BHOPAL, March 26 (Pervez Bari): The 3-day National Exhibition & Shopping Carnival christened as “Jazba” left the people of Bhopal, the city of lakes, hills, mosques and mandirs too, fascinated and having a memory long to cherish with. The carnival won the hearts of the citizens.
ain highlight of the Carnival was the stall of Siasat Indian Art & Calligraphy Gallery put up by Siasat, the leading newspaper of South India published from Hyderabad and Bangalore. It was the star attraction of the carnival. Entrepreneurs from all over the country participated in the carnival.
The carnival was organised by women here in Bhopal from March 16-18, 2018 in Hindi Bhavan under the aegis of an NGO called IIWA, (Iqra International Women’s Alliance), which concluded on Sunday. The “Jazba” was held under the able supervision of internationally acclaimed social activist Mrs. Uzma Naheed, president of IIWA, of Mumbai.
The IIWA is an NGO working for Socio-Economic Empowerment, (SEE), of the underprivileged women. With constant hard work IIWA has successfully involved 3000 underprivileged women across the country producing more than150 items.
Alok Sanjar, Member of Parliament from Bhopal, who visited the exhibition on the last day was mesmerized and overwhelmed at the collection of rare art work in the Siasat’s Indian Art & Calligraphy Gallery. “I would leave everything and learn Calligraphy while getting fully involved in it”, he exclaimed!
Sanjar was so enthusiastic about the Calligraphy that he tried his hand at it on the spot and later requested for “Qalam” (pen) prepared from bamboo shoot which artist Mohammed Amir readily obliged and he carried away with him. Artist Mohammad Amir wrote Alok Sanjar’s name in Calligraphic Urdu which was presented to him by Nabeel Bari. Later, Sanjar distributed certificates to the participants of the exhibition.
He also appreciated the efforts of Mrs. Uzma Naheed for empowering women of underprivileged class under the banner of her NGO IIWA. He assured her all help from his side to establish IIWA outlet in Bhopal.
Apart from this a number of interested ladies expressed their intense desire to learn the At of Calligraphy and inquired about its intricacies and the time required for it from the Hyderabad-based Siasat’s artists. The artists Mohammed Amir and Mohammad Mazharuddin briefed the ladies about the facilities available in Hyderabad provided by Siasat to the students who are keen to learn the Art and promote it.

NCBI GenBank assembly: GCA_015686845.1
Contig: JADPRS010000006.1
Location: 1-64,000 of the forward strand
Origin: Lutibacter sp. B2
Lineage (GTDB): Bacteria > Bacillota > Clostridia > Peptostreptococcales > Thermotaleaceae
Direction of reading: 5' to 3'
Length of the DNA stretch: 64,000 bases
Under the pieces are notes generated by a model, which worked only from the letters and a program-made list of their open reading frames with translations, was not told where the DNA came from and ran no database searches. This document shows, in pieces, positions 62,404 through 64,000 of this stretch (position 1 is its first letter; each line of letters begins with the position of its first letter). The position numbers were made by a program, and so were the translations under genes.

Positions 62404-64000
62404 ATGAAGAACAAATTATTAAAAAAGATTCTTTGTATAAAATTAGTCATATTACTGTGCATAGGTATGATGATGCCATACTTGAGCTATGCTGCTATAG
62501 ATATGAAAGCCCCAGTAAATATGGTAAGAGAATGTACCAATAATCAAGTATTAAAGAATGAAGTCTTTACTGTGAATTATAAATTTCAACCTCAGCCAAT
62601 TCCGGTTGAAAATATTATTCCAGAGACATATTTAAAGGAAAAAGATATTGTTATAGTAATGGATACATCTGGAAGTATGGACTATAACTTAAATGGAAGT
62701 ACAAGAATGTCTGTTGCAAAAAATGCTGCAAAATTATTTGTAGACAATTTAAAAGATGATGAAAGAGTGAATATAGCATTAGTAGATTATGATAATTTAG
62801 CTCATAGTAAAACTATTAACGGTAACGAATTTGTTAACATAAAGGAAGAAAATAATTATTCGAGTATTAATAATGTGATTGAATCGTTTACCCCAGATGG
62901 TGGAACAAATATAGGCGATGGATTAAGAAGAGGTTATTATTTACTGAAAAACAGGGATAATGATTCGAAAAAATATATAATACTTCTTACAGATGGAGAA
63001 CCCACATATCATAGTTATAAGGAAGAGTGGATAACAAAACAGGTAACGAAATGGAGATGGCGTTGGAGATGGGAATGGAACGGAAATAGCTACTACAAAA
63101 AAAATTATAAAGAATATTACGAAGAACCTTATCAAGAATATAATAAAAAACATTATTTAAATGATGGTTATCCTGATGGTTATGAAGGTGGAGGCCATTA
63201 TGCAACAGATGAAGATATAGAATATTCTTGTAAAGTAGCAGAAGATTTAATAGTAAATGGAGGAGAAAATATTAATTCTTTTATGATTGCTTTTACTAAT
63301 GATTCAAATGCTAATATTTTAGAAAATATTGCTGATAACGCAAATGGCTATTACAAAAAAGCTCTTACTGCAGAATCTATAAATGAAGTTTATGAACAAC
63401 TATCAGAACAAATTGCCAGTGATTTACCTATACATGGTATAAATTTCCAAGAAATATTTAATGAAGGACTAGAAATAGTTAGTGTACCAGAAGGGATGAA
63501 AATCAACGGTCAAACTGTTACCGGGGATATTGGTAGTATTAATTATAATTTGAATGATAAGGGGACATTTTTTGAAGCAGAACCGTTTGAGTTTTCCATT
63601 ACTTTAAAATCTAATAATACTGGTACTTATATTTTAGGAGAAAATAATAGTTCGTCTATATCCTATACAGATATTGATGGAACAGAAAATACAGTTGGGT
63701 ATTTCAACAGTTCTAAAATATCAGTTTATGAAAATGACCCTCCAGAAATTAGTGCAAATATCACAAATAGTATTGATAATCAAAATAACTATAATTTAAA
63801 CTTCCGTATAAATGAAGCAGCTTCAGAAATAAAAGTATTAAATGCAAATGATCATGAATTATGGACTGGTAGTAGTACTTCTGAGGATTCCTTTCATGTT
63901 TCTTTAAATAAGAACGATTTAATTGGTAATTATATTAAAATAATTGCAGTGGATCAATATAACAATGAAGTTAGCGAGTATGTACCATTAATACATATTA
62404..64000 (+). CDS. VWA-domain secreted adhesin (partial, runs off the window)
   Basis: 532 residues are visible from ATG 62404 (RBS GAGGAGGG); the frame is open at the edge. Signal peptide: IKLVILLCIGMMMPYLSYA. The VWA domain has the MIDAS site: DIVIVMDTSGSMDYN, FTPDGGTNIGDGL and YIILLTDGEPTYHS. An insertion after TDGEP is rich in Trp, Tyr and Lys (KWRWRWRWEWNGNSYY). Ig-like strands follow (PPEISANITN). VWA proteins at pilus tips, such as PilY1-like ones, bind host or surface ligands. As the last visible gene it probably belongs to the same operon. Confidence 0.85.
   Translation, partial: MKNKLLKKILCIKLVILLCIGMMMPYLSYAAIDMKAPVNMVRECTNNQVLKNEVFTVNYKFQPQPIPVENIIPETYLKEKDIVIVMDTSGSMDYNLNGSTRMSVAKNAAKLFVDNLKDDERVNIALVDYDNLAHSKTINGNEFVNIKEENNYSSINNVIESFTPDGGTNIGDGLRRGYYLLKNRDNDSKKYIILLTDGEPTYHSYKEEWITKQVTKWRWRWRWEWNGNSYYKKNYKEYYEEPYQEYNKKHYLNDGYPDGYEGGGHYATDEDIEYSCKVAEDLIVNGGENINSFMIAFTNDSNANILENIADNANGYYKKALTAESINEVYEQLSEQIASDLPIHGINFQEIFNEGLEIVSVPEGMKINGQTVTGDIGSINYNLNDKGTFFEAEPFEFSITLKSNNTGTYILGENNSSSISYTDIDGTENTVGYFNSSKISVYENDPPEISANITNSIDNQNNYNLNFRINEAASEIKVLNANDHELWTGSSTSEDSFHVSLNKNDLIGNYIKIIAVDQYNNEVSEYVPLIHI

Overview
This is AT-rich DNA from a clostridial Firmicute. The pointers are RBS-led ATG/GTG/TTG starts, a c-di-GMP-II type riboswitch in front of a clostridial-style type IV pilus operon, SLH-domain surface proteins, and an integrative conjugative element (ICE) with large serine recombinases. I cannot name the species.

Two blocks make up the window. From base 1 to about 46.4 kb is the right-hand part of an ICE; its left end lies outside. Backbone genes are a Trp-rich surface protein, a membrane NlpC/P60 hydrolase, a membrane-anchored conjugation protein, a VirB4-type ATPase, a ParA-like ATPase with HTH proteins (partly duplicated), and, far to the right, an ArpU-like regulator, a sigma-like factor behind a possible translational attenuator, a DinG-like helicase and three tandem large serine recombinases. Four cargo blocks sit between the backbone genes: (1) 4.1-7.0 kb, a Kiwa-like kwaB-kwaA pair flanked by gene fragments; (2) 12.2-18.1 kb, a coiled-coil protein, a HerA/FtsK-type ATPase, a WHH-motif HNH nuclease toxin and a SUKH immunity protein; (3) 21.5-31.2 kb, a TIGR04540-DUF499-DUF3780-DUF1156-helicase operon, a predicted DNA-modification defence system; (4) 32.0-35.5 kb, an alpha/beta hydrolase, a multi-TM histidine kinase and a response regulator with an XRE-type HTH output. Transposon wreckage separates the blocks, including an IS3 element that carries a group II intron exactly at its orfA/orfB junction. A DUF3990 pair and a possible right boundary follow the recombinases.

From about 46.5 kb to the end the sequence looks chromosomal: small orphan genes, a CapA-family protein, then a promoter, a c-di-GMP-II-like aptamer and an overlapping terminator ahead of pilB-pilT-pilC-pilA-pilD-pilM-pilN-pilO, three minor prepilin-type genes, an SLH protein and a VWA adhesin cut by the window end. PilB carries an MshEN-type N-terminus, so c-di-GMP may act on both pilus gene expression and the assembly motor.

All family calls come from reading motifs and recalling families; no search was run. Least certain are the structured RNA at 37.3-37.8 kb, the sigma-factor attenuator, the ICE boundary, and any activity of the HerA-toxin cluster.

Aimed to cultivate an interest
The Art and Calligraphy stall in the “Jazba” exhibition was aimed to cultivate an interest in learning about the Indo-Islamic calligraphy tradition in the people of Bhopal who at present have lost connect with it following the onslaught of Hindi. The art of calligraphy is among the trough struck arts dying out at double the pace of evolution of multi-media. The idea is to bring calligraphy back to life and simultaneously generate employment. It may be noted here that the Islamic calligraphy and related art work is in great demand in the international market.
Meanwhile, the exhibition showcased hundreds of artifacts which included the artwork of renowned artists Nayeem Saberi, Faheem Saberi, Mohammed Hakeem, Mohammed Amir, canvas paintings of Abdul Lateef Farooqui, Wooden art of Mohammad Mazharuddin.
The Art & Calligraphy is an exhibition depicting the evolution of Urdu calligraphy – one of the most ornate alphabet writings – from the confines of fine print into a high art form. Urdu calligraphy flourished as the sole printed medium painstakingly crafted by calligraphers before the arrival of the computer. The publishing industry depended on the services of the calligraphers to copy out books, documents and newspapers to print. But the arrivals of computers and customized alphabets have elevated calligraphy to a fine art – kept alive by the traditional writer.
Calligraphy is an art
Calligraphy is an art which involves the coordination of the brain, eyes and hands. It combines knowledge with skill. Calligraphy is flourishing not only in Islamic nations, but also in Western and European countries. Islamic calligraphy is a symbol of representing unity, beauty and power. It has been an integral part of India’s Islamic traditions. Calligraphy in India has evolved over centuries to acquire its own unique characteristics.